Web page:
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William Bratton, Former NYPD Top Cop, Denies Rumors About Taking Over Scotland Yard

Former NYPD top cop William Bratton shot down British reports yesterday that Prime Minister David Cameron had contacted him about running scandal-scarred Scotland Yard.

“They have not reached out to me, and I have not reached out to them,” Bratton told the Daily News.

“If a position were open, it’s certainly something I would consider,” Bratton added. “But at the moment, it looks like they have excluded it to British citizens only.”

The Daily Telegraph reported yesterday that Cameron reached out informally to Bratton about taking over the country’s beleaguered police force.

But Home Secretary Theresa May struck down the move, saying any applicant had to be a British citizen, as the advertisement for the job specifies. The home secretary has the power to appoint the new chief.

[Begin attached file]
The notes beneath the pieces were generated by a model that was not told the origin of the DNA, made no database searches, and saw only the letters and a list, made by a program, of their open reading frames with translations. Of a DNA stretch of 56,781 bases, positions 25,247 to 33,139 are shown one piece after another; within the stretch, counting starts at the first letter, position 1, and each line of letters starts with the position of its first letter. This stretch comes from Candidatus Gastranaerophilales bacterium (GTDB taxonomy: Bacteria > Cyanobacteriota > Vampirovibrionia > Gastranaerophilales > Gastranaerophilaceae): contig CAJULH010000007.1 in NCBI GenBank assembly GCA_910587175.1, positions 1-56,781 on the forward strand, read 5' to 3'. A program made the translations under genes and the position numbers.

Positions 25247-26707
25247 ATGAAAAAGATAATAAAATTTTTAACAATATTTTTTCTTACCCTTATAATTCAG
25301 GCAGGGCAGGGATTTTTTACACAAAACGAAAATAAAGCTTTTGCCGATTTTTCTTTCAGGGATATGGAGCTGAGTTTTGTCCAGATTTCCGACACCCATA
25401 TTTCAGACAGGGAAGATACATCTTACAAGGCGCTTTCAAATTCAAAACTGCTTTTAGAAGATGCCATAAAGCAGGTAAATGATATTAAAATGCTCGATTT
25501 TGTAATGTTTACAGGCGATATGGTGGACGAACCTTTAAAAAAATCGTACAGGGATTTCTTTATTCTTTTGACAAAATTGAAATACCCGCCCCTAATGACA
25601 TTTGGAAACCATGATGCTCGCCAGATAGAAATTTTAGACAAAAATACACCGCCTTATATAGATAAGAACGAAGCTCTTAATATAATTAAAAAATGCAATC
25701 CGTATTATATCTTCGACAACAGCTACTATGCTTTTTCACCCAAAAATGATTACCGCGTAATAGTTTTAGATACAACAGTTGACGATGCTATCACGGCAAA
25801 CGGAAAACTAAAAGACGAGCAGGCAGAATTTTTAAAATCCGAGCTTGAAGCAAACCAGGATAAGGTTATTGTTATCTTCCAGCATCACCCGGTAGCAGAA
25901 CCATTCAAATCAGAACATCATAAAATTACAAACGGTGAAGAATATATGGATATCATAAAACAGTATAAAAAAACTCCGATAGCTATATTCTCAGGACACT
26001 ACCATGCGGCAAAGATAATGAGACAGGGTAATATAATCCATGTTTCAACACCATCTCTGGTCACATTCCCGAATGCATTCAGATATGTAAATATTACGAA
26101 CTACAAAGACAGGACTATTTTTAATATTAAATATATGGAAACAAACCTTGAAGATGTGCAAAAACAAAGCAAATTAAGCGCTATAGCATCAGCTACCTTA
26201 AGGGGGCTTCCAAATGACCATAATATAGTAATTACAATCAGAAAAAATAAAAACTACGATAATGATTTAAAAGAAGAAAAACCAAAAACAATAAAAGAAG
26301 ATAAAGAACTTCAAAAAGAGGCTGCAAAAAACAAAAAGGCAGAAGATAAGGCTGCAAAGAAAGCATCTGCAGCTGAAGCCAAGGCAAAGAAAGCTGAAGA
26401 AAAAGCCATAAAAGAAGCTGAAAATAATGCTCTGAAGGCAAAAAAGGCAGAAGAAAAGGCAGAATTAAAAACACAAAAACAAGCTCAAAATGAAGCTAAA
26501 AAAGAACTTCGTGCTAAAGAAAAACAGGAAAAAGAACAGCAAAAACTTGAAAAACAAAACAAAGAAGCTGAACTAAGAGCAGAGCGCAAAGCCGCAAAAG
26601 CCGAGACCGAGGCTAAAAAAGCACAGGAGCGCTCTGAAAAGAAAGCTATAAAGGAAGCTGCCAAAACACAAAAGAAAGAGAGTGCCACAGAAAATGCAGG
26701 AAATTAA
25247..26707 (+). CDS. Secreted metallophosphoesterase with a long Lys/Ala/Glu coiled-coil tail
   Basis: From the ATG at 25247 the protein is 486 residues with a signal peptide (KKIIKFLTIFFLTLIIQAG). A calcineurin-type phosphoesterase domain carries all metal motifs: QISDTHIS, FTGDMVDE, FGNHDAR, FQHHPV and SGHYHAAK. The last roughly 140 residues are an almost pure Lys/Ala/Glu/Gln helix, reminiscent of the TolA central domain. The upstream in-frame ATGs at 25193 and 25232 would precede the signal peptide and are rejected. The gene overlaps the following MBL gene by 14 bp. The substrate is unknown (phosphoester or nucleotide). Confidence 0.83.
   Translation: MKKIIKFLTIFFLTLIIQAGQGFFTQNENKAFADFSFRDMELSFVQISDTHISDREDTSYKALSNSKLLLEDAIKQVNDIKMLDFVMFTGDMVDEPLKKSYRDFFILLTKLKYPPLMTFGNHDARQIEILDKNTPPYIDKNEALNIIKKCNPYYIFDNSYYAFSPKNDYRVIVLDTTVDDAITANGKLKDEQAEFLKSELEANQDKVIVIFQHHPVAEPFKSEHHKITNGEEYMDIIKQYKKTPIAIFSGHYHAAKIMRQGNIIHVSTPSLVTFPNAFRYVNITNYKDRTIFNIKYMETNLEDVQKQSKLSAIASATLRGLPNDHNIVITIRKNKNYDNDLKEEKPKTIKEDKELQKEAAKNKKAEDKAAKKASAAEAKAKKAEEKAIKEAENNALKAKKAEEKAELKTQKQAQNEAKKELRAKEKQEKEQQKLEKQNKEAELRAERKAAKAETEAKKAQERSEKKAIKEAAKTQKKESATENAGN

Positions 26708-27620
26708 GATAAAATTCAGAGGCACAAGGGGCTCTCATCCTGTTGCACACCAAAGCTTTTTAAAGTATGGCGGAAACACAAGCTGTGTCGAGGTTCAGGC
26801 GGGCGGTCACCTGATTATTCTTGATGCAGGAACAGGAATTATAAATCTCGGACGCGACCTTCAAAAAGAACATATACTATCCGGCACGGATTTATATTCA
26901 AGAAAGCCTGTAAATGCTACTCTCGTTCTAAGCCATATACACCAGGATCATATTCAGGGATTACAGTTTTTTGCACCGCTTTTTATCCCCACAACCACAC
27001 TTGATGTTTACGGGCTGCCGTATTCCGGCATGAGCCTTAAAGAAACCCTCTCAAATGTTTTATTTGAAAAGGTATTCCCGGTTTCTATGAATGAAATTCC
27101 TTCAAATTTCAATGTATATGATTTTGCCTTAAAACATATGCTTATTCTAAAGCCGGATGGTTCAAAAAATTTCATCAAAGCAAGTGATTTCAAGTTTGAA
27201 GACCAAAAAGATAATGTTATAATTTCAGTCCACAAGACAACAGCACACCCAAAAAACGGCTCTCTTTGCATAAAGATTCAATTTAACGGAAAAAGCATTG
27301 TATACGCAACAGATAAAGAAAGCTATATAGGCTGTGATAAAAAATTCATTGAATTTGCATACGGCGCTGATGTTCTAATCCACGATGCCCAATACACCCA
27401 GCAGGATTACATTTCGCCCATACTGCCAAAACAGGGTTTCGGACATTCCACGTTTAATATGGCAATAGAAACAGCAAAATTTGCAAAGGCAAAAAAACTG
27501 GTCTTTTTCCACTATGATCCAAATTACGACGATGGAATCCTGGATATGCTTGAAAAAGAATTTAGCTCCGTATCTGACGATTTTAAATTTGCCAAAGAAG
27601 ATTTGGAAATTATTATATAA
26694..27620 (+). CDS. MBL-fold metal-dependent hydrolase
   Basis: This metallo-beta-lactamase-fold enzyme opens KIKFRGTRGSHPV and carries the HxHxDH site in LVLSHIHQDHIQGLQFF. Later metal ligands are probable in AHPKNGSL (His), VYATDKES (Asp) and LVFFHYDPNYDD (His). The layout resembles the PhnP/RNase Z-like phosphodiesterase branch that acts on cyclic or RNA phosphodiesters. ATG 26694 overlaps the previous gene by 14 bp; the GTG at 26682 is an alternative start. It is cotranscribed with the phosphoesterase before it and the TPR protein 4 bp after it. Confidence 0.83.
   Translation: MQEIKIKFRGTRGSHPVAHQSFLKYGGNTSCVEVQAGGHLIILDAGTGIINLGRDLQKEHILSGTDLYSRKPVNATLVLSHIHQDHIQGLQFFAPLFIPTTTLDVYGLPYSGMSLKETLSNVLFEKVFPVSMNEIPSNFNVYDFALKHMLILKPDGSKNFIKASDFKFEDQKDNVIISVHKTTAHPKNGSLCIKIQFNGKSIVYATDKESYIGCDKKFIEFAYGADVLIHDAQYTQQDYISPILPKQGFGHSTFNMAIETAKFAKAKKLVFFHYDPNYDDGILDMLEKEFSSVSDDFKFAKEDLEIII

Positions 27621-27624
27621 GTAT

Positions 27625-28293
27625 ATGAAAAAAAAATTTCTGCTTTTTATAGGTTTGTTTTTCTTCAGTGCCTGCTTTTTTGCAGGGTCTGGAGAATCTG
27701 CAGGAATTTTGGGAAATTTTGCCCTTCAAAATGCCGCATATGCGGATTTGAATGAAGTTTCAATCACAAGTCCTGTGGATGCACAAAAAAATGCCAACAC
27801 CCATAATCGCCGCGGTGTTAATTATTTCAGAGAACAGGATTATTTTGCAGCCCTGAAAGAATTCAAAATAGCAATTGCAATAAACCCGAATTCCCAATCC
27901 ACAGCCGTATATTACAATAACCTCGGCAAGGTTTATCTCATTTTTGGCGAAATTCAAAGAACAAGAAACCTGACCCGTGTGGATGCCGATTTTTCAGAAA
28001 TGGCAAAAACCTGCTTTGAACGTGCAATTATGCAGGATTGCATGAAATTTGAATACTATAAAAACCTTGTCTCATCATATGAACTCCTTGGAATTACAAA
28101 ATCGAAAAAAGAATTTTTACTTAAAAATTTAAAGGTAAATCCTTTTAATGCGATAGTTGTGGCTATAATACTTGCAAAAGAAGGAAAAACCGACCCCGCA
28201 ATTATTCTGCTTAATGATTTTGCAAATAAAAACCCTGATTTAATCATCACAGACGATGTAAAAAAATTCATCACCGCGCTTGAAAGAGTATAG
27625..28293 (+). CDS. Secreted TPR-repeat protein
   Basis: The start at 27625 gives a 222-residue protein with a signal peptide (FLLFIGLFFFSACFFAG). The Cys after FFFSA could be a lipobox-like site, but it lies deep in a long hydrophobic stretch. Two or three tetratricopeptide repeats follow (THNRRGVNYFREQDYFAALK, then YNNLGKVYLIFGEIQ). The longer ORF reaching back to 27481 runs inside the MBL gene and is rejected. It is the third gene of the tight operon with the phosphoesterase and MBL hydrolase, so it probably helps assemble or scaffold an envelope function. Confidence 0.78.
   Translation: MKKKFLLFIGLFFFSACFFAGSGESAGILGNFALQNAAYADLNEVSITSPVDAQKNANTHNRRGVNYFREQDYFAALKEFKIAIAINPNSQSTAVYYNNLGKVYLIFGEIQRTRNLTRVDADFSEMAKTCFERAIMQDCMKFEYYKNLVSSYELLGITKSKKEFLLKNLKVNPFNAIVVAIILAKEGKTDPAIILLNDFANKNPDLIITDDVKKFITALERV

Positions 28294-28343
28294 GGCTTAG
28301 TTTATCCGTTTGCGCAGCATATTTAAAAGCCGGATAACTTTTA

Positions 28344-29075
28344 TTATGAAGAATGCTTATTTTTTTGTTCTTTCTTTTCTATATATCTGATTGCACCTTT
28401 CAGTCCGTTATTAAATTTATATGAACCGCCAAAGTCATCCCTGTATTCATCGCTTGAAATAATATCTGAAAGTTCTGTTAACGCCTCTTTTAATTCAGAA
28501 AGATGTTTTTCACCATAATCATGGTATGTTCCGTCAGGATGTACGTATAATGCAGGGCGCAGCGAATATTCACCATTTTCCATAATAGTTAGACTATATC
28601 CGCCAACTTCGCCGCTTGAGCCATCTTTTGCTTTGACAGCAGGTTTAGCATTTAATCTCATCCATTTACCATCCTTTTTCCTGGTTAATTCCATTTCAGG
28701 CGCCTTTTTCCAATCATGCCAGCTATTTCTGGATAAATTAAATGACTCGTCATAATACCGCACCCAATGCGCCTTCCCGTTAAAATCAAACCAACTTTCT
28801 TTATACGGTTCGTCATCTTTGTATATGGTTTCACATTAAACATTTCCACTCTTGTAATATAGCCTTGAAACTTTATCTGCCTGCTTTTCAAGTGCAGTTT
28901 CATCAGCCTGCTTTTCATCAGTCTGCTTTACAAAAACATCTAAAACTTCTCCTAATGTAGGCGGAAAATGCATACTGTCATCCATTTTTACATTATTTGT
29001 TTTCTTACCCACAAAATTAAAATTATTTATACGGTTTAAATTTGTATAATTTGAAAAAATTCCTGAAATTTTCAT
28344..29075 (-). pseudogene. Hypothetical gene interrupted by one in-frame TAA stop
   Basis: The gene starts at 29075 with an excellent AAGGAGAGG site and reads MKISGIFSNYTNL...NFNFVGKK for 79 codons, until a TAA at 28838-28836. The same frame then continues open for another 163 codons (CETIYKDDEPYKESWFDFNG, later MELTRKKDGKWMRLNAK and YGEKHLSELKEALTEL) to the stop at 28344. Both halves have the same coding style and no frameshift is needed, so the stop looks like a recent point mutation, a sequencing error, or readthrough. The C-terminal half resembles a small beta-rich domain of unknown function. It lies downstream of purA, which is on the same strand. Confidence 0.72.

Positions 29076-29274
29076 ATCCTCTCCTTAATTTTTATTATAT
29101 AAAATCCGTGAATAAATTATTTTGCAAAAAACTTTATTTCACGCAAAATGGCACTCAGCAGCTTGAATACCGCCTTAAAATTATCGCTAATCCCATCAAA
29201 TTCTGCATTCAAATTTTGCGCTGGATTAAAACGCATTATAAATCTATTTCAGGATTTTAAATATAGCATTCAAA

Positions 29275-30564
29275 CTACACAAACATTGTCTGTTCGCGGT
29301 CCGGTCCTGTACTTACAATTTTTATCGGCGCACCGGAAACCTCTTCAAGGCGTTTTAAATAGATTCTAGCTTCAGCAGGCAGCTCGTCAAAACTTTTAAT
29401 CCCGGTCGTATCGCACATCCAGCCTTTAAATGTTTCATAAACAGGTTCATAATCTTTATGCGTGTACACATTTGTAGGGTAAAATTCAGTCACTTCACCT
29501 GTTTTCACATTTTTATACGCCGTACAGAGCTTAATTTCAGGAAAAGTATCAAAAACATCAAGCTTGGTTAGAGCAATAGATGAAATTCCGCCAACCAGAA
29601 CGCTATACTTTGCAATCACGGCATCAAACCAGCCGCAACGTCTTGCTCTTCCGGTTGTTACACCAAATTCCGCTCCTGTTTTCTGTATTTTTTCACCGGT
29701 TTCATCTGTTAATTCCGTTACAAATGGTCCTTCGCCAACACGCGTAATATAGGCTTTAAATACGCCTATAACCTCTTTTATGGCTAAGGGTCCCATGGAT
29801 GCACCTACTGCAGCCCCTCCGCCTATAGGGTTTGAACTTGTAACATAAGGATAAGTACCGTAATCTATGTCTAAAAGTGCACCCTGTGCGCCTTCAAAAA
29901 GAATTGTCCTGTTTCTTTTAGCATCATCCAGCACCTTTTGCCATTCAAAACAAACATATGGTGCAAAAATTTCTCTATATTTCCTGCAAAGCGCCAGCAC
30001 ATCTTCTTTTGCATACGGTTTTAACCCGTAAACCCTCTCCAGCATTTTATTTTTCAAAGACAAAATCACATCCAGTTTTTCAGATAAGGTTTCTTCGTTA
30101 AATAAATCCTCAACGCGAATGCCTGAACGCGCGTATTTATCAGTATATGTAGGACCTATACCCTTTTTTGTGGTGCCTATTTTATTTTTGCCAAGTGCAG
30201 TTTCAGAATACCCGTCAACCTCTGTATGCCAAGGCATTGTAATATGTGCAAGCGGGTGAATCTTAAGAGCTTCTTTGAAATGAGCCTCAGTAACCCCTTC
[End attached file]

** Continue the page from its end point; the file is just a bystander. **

Cameron’s Downing St. office insisted it had not approached anyone to head the force that has been rocked by scandal.

Last month, Scotland Yard Commissioner Sir Paul Stephenson resigned amid allegations that the News of the World bribed his officers during a phone-hacking investigation.

Bratton, who was also chief in Boston and Los Angeles, was a key figure in putting the “broken windows theory” into practice in New York City in the 1990s.

The policy led to a “zero tolerance” approach to policing in which all offenses were investigated no matter how minor. It was credited with drastically cutting the city’s murder rate.

Bratton left police work in 2010 to become chairman of Kroll, a global investigative firm.

Bratton said that his position at Kroll would be an “issue” if the job were on the table.

“I’m with a fabulous company and travel the world on their behalf,” Bratton said. “It would create a delicious dilemma.”


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